Developing using Twitter

By Ollie Parsley

As a “serial Twitter app developer” I felt that it would be appropriate for me do a small series of articles on things I have learnt, some tips and the basics of what developing using the Twitter API involves. To start with I am going to talk about the basics and fundamentals of developing with the platform. But first and I am going to make a couple of assumptions:

  • You know what Twitter is and are familiar with the terminology
  • You know what a RESTful API is

Rate limits

Twitter has 2 different rate limits in place for IP addresses accessing the API. The standard rate limit is 150 requests per hour which can be enough for simple applications. But for apps that require more regular polling or requests that are started from a user visiting a page or running a script this simply isn’t enough. So you can get your application whitelisted, once approved (not more than 48 hours) you get 20,000 requests per hour. To get whitelisted Twitter has made a simple form. You must be logged in with the user that will be accessing the API and you need to list all servers that will be accessing the API.

It is always best to do this before you launch an app. I learnt the hard way with TwitterLeague (which I no longer operate) and had some unhappy users who couldn’t log in due to me hitting the rate limit for the hour after only a few minutes.

Unauthenticated methods

By “unauthenticated” I mean that you do not require a users login credentials to access the method. For instance getting a feed of the latest tweets from the public timeline, or getting a list of followers for a user who does not have their status set to private.

Sample PHP code for requesting the most recent tweets from the public timeline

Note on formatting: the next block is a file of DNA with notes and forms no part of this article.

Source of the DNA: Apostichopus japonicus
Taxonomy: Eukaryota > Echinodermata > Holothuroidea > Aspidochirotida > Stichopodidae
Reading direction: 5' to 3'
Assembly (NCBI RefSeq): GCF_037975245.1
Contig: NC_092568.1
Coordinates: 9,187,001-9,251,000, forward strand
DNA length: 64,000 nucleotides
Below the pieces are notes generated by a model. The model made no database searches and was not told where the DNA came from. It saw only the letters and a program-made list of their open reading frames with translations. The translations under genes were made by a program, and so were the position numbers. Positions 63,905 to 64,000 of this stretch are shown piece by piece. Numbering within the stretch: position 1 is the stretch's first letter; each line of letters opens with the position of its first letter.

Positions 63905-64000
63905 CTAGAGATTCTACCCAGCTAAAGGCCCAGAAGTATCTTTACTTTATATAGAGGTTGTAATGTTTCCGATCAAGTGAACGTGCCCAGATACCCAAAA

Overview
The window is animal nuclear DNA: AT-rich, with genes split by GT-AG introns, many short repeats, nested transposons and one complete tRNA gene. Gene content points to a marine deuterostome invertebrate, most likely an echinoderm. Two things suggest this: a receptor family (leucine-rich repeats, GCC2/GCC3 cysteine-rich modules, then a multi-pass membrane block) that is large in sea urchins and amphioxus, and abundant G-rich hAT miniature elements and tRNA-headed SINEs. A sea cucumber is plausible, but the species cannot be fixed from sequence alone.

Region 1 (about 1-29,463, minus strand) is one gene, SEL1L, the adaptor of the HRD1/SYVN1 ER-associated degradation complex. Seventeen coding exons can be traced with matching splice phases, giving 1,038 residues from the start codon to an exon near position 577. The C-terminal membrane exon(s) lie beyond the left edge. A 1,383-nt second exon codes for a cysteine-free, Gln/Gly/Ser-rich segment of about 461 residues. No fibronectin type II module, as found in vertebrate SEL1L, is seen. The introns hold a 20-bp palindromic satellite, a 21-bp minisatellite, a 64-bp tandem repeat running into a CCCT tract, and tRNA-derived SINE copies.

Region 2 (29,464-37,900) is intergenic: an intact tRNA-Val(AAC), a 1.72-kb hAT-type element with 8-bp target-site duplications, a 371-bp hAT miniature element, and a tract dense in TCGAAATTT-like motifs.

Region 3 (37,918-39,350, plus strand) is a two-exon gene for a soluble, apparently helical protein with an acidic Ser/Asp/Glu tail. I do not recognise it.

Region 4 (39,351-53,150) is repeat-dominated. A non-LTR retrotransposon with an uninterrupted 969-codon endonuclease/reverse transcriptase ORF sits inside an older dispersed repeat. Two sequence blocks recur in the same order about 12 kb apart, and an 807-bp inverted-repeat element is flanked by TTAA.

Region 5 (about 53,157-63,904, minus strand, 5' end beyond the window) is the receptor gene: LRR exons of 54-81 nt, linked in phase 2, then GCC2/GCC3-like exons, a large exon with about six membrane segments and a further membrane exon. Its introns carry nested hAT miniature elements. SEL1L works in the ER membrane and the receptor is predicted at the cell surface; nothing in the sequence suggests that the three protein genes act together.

//Initiate a curl session
$ch = curl_init();

//Set the URL to the Public timeline
curl_setopt($ch, CURLOPT_URL, "http://api.twitter.com/1/statuses/public_timeline.xml");

//Set a reasonable timeout of 5 seconds
curl_setopt($ch, CURLOPT_TIMEOUT, 5);

//Make sure we return all the data
curl_setopt($ch, CURLOPT_RETURNTRANSFER, 1);

//Put the contents into a variable
$xml = curl_exec ($ch);

//Close the curl session
curl_close ($ch);

//Print out the xml
echo $xml;

These methods are great for applications that want to gather statistics and do not require users to sign up or have a customised user experience. For instance Twitter Grader is a site where you enter a username and every day from the time you enter your username it will gather statistics about the number of followers, number of tweets and an overall rank. This can then be analysed with lots of different filters like location or popularity etc. This can all be done because you don’t need to be authenticated to read someones tweets (if their account is not set to private).

Authentication

Authentication is used for a couple of reaons. You either want to secure your data (we won’t get into an argument about basic authentication without SSL), or you want to have a personalised view. When you login to Twitter.com you see your tweets, your settings and your mentions etc. API authentication acts in the same way. If you want a web app that has an area for a user to login to, where they get a personalised page with data from the Twitter API, then you need to connect to the API as that person. That all make sense? If it did then you can read about the 2 types of authentication offered by Twitter.

Basic HTTP Authentication